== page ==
Appendixes
Appendix A: For More Information ........................................................................................................ A–1
Appendix B: Deschutes County Department of Community Justice Position Description ............ B–1
Appendix C: Sample Disposition .............................................................................................................. C–1

ix
Tables and Figures

Tables
Table 1 Key Competencies ....................................................................................................................... 20
Table 2 Differences Between Individual Treatment and Competency Development Practices ........... 21
Table 3 Range of Community Safety Interventions for Use by Juvenile Justice Professionals .......... 28
Table 4 Weaving the Strands Together ................................................................................................... 37
Table 5 New Roles in the Balanced and Restorative Justice Model ..................................................... 41
Table 6 Quality of Restorative Justice Practice Continuum .................................................................. 54
Table 7 Balanced and Restorative Justice Case Management Guide ................................................... 56

Figure
Figure 1 The Balanced Approach ................................................................................................................ 6

x
About the Balanced and Restorative
Justice Project

The Balanced and Restorative Justice (BARJ) Project began as a national initiative of the Office of Juvenile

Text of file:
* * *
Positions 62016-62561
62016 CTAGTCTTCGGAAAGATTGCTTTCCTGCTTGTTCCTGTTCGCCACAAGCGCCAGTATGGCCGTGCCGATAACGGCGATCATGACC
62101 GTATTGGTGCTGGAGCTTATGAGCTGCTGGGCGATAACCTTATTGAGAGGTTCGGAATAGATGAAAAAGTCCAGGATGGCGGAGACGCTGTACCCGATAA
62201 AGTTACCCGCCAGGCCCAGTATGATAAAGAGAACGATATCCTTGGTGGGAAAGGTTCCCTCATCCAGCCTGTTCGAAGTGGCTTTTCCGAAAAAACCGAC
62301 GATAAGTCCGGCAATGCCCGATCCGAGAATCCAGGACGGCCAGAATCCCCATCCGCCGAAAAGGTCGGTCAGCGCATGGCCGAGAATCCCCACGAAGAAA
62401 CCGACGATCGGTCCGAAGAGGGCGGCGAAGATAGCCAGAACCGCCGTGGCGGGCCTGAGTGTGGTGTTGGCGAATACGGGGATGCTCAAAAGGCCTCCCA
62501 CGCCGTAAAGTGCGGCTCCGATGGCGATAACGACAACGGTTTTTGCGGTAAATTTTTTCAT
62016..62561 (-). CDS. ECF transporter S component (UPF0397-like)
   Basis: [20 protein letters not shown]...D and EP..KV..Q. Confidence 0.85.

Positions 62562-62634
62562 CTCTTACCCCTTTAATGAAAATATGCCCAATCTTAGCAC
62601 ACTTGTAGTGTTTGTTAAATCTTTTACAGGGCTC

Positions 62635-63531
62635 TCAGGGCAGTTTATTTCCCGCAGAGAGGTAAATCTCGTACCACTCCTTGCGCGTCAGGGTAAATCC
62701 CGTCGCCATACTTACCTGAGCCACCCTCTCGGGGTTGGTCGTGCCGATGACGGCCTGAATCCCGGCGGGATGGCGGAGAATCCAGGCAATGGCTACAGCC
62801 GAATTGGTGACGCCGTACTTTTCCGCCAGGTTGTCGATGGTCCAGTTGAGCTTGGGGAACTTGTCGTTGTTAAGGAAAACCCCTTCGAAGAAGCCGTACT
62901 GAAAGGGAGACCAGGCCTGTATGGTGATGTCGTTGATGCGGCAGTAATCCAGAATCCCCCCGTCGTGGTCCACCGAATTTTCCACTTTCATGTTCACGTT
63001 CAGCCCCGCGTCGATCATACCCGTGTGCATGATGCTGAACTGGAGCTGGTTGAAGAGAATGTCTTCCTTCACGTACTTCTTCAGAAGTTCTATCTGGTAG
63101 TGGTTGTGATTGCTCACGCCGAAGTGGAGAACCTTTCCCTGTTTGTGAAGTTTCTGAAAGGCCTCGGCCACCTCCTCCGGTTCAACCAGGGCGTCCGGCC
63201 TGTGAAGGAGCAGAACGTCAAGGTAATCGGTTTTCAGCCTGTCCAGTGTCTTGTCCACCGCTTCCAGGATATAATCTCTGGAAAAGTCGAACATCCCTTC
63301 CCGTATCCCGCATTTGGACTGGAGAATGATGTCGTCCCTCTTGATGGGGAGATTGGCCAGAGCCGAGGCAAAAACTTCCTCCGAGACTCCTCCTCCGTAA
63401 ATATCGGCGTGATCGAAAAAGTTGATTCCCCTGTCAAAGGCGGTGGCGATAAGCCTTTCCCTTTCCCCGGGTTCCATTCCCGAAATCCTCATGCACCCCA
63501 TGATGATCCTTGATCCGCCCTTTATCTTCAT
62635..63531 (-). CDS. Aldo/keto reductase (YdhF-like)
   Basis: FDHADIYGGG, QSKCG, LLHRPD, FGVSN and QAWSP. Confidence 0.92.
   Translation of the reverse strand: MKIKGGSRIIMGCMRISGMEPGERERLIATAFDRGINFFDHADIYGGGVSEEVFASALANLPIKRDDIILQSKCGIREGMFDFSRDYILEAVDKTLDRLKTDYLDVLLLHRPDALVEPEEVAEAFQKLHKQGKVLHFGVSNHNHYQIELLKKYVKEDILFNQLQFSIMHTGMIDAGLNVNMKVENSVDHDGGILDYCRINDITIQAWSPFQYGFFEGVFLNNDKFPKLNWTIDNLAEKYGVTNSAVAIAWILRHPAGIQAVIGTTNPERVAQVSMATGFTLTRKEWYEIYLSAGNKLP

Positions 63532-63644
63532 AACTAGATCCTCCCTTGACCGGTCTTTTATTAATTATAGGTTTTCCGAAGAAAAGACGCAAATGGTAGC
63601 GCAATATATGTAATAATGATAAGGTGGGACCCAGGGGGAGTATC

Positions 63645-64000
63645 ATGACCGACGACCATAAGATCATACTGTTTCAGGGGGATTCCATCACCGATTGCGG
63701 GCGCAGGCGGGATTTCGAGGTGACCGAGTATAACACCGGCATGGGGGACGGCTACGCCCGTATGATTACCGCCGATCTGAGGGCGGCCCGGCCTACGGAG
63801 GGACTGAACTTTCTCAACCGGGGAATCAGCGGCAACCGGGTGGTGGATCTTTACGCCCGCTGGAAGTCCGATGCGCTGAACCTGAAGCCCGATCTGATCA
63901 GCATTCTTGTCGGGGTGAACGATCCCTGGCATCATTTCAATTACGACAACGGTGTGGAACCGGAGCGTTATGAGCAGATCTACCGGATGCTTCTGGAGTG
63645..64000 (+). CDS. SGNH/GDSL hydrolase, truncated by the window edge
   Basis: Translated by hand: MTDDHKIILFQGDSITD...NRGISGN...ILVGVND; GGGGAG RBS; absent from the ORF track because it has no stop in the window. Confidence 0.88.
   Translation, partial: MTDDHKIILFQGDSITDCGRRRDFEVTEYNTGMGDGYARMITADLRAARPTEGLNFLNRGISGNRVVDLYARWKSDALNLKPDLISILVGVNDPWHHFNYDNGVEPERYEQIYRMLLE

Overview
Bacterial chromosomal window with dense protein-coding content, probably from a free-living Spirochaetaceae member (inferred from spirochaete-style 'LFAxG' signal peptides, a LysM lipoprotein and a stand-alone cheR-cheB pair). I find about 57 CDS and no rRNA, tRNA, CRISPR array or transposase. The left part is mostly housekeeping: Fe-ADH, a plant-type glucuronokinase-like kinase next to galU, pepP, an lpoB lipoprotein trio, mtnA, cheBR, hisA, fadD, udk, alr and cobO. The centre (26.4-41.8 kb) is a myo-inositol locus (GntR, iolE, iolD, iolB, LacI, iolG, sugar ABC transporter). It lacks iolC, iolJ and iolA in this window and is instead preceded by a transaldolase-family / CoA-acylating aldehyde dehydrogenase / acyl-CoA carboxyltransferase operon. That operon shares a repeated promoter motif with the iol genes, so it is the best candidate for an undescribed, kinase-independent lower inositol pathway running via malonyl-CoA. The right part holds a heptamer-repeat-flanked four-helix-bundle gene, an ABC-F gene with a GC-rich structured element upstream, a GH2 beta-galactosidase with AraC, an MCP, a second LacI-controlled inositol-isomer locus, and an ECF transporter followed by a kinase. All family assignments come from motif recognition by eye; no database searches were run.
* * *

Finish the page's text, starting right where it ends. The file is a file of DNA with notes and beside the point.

Justice and Delinquency Prevention (OJJDP) in 1993 through a grant to Florida Atlantic University (FAU).
In 1994, FAU developed a partnership arrangement with the Center for Restorative Justice & Mediation
through a subcontract with the University of Minnesota. The goals of the project are to provide training and
technical assistance and develop a variety of written materials to inform policy and practice pertinent to the
balanced approach mission and restorative justice.
The Guide for Implementing the Balanced and Restorative Justice Model is part of a series of policy and practice mono-
graphs and training materials for the field. Other publications in the series include:

◆ Balanced and Restorative Justice, Program Summary (1995) (available through NCJRS).
◆ Balanced and Restorative Justice for Juveniles: A Framework for Juvenile Justice in the 21st Century (published for
OJJDP by the Balanced and Restorative Justice Project).

◆ Balanced and Restorative Justice Project Training Guide (published for OJJDP by the Balanced and Restorative
Justice Project).

Balanced and Restorative Justice Report Cover Design


This Report’s cover design features three unique abstract icons created to
symbolize the three major conceptual components of the philosophical frame-
work for balanced and restorative justice (BARJ): accountability, competency
development, and community safety. The icon that represents accountability shows
balance; for example, a negative action on the part of an offender is balanced by
a positive response from coparticipant implementors of the BARJ approach.
The icon for competency development shows steps leading upward, a positive direc-
tion that represents self-improvement on the part of the offender. The icon for
community safety symbolizes protection, which is represented by the two shielding
elements that surround an interior sphere.

xi
Introduction

The debate over the future of the juvenile court and Juvenile justice professionals, including probation
the juvenile justice system has historically been be- and parole officers, prosecutors, judges, case manag-
tween proponents of a retributive, punitive philoso- ers, and victim advocates, recognize the need for
phy and advocates of the traditional individual juvenile justice system reform. People who work on
treatment mission. Both approaches have failed to the front lines of the system are faced daily with the
satisfy basic needs of individual crime victims, the frustration of seeing growing numbers of young
community, and juvenile offenders. people involved in criminal behavior, youth who